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Students from Northern Ireland

Improve your Language Skills at Queen's

University is the perfect time to to explore learning or improving a foreign language. French and Spanish student Zoe has listed all the great resources at Queen's to help you brush up on your skills whether you're studying a language or not!

Coloured flowers with different languages
Sharpen your language skills at Queen's

Learning an extra language or two makes travelling easier, opens up professional opportunities, allows you to make friendships that would otherwise never have been possible, and has even been proven to be beneficial for brain health!

So whether you have chosen to study French for your degree, have intermediate proficiency in Arabic, or have developed a sudden desire to learn beginner’s Romanian, here are a few ways you can keep up or begin learning a language while studying at Queen’s.

The Language Centre

The Language Centre is an amazing on-campus resource available to all students, irrespective of what course they study. They work to improve cultural awareness and language skills among students and staff. Each semester they run both online and in-person classes in a whole host of languages, ranging from complete beginner to post A-Level. The best part is, for a 10-week course, registration for students costs just £20! 

Language Courses list

The Language Lab in the McClay Library is open on a drop-in basis to students looking to improve their skills. There are resources for self-study in over 30 languages, as well as a dedicated computer suite equipped with headphones, software installed in multiple languages, and activities developed by native speakers and QUB staff.

Language Resource Room

The Language Centre also run a program called the Tandem Language Exchange. It has a unique format where you partner up with a native speaker of your target language and work to help each other improve. Since it’s a more relaxed learning environment than traditional classes, you can get to know your exchange partner and develop your intercultural awareness alongside conversational skills. It’s also a Future-Ready Award recognised program, which is a nice bonus and an extra boost to your employability!

Queen’s Film Theatre

Another way to up your language exposure is to catch a film in your target language at QFT, one of Queen’s most unique facilities. We’re actually the only university in the UK with its own on-campus cinema! It even has a bar where you can get a drink with friends before the film.

Students in the QFT bar area

The QFT is open 7 days per week. They show everything from Oscar nominated pictures to indie films, in lots of different languages. As I’m learning French and Spanish, I keep an eye out for those films. However, over the past few years I have also been to see films in Dutch, Irish, Flemish and Korean. Check their website for screenings of films in your target language!

If you sign up to the QFT’s membership scheme LUMI, open to anyone aged 26 and under, you get tickets for £4.50 and sometimes they even put on special offers like £1 popcorn. It’s free to sign up online.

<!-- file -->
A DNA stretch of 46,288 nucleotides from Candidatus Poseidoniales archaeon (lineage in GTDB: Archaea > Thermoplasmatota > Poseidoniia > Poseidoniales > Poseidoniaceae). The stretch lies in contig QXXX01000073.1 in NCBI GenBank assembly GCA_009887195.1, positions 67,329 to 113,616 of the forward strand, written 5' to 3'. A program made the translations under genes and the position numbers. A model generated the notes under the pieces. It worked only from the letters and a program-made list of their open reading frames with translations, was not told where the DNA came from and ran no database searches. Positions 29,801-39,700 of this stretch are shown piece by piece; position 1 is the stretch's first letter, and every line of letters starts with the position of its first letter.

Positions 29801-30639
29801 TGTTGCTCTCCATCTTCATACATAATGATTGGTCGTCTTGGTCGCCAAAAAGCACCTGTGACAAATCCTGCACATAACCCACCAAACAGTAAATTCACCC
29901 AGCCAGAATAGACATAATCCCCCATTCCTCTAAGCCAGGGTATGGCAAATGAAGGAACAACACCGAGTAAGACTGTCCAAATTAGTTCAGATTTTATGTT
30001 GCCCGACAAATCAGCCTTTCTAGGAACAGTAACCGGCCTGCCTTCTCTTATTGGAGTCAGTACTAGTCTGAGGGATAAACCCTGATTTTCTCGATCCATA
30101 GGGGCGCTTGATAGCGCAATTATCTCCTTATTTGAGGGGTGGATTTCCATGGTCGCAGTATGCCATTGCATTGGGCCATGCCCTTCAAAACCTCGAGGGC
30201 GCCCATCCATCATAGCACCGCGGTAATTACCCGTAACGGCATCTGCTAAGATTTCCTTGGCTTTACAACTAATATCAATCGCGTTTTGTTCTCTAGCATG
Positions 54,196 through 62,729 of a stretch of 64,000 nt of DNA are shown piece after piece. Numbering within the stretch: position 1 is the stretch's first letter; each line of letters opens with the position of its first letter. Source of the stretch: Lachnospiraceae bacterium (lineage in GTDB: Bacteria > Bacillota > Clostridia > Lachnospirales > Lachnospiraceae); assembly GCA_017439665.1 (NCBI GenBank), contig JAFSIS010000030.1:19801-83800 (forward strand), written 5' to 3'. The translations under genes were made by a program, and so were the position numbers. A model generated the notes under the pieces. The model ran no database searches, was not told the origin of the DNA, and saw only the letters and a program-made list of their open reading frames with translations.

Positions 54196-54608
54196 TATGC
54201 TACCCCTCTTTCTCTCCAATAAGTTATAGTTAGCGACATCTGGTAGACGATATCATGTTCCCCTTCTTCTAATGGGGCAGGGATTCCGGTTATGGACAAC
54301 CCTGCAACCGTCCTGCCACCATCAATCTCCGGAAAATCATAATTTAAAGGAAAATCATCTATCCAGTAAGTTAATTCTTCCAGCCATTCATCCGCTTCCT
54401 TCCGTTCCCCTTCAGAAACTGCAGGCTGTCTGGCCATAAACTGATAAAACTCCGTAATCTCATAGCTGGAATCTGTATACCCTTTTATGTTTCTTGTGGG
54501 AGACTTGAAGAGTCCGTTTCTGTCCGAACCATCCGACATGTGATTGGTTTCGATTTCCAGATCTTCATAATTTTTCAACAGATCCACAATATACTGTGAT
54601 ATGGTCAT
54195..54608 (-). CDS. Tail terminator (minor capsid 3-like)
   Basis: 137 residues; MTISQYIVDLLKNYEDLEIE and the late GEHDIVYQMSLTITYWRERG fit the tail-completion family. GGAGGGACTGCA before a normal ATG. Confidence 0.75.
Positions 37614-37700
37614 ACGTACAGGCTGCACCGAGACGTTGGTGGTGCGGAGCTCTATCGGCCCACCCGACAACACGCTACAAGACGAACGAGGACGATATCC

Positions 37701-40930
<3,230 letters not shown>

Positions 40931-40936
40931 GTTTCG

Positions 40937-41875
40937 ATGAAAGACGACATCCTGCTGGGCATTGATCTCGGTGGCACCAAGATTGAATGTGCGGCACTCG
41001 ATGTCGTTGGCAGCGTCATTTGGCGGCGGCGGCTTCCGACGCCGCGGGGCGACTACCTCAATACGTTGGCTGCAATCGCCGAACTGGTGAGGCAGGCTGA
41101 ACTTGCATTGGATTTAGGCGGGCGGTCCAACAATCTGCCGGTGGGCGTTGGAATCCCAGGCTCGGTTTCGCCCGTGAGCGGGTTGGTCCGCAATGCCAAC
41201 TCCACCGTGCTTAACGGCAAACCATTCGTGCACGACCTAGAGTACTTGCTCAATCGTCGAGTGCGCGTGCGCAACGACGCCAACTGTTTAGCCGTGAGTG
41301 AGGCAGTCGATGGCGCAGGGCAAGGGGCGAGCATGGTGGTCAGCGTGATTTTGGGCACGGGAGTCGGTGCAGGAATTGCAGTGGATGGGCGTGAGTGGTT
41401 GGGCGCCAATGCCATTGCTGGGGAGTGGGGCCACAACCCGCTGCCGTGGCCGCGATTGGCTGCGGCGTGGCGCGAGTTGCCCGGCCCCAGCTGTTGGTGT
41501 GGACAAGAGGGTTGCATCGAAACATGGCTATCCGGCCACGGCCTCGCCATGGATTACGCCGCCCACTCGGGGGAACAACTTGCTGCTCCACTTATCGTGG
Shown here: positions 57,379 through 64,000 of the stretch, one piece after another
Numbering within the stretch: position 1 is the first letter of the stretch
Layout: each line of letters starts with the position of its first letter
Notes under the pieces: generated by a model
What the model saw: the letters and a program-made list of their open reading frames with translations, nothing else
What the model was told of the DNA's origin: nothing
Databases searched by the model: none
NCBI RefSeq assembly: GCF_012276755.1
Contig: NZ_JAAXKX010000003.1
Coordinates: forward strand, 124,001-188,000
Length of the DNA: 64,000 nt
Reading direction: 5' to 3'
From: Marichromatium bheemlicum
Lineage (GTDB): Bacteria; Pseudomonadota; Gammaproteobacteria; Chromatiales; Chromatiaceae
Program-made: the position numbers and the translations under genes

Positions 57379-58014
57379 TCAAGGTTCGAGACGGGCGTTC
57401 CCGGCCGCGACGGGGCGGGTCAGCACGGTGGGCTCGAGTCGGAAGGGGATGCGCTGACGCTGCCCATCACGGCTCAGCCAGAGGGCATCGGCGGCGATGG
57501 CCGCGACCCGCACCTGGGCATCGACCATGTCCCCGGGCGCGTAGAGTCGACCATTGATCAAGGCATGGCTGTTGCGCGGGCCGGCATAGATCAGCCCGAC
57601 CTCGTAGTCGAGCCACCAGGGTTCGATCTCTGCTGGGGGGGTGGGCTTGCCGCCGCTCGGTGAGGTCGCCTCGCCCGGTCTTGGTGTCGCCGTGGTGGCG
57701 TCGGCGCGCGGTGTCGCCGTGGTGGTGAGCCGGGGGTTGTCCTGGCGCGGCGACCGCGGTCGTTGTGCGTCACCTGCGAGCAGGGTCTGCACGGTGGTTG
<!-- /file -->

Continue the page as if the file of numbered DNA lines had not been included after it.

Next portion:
Arts, Culture and Language Societies at Queen's

For the languages that you can study at degree level at Queen’s, there are student societies which cater for complete beginners all the way to advanced learners. The French Society, the Spanish and Portuguese Society and the An Cumann Gaelach Society (which was actually the first language society ever established at Queen’s in 1906), all host regular events designed to support language learning. There are quizzes, pub crawls, conversation exchanges and of course an end-of-year formal.

Great Hall at the Languages formal

The French Society hosts ‘Café Français’, a weekly conversation evening, at a cosy cafe on Stranmillis. The Spanish & Portuguese Society’s language exchange is called ‘Intercambio’ and is usually held in the SU Bar, while the An Cumann Gaelach Society has a weekly Irish conversation circle ‘Ciorcal Comhrá’ in the Parlour Bar.

Queen’s has a huge number of culture and language related societies to get involved in, the full list can be found here.

Intercambio event

Making the most of online resources

If you prefer to learn a language on your own time, the internet is your best friend! Most streaming sites have lots of different language options, so you can explore a new show in your target language, or watch something you’re more familiar with dubbed over/with subtitles if you’re just starting out.

Downloading the news app in your target language can also be very helpful, as you learn lots of new vocabulary from the wide variety of topics. You can then revise and consolidate that vocabulary using apps such as Quizlet and Memrise. Podcasts are another brilliant, widely available, and often free resource, you can even slow the speed on most platforms to make it more accessible for beginners.

Netflix screen showing international films
Get your international film fix on Netflix

All that to say, if you have ever thought about taking up a new language or picking up one you maybe left in school, there are lots of organisations and resources available to support your learning during your time at Queen’s. So go for it, you won’t regret it!

Find out more

Language Centre at Queen's

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Zoë Totten

French and Spanish | Undergraduate Student | NI

I'm a final year French and Spanish student from Northern Ireland who has recently returned from my Year Abroad. In my time at Queen's I have been involved in QUB Sign, the French society, the Spanish and Portuguese society and the Students Against Human Trafficking Society. When I'm not in class you will find me crocheting, going to concerts or getting coffee with friends!

Zoe Totten